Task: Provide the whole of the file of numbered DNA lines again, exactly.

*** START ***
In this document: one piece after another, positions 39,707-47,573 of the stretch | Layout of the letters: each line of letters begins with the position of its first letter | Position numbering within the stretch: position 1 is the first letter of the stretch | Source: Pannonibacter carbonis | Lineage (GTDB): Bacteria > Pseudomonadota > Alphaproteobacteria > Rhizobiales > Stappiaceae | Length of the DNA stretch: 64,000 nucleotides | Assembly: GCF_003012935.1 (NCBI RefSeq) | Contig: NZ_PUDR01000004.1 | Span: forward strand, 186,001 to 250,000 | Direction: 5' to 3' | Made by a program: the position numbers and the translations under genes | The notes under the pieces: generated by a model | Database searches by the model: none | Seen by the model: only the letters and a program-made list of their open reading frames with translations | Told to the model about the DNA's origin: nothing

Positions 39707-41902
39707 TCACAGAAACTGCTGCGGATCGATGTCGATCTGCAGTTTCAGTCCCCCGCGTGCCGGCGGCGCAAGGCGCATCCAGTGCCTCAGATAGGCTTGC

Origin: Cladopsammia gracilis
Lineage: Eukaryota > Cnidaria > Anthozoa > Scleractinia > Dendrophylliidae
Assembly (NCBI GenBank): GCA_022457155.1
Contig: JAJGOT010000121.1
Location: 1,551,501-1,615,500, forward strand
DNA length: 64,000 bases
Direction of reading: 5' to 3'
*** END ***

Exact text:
In this document: one piece after another, positions 39,707-47,573 of the stretch | Layout of the letters: each line of letters begins with the position of its first letter | Position numbering within the stretch: position 1 is the first letter of the stretch | Source: Pannonibacter carbonis | Lineage (GTDB): Bacteria > Pseudomonadota > Alphaproteobacteria > Rhizobiales > Stappiaceae | Length of the DNA stretch: 64,000 nucleotides | Assembly: GCF_003012935.1 (NCBI RefSeq) | Contig: NZ_PUDR01000004.1 | Span: forward strand, 186,001 to 250,000 | Direction: 5' to 3' | Made by a program: the position numbers and the translations under genes | The notes under the pieces: generated by a model | Database searches by the model: none | Seen by the model: only the letters and a program-made list of their open reading frames with translations | Told to the model about the DNA's origin: nothing

Positions 39707-41902
39707 TCACAGAAACTGCTGCGGATCGATGTCGATCTGCAGTTTCAGTCCCCCGCGTGCCGGCGGCGCAAGGCGCATCCAGTGCCTCAGATAGGCTTGC

Origin: Cladopsammia gracilis
Lineage: Eukaryota > Cnidaria > Anthozoa > Scleractinia > Dendrophylliidae
Assembly (NCBI GenBank): GCA_022457155.1
Contig: JAJGOT010000121.1
Location: 1,551,501-1,615,500, forward strand
DNA length: 64,000 bases
Direction of reading: 5' to 3'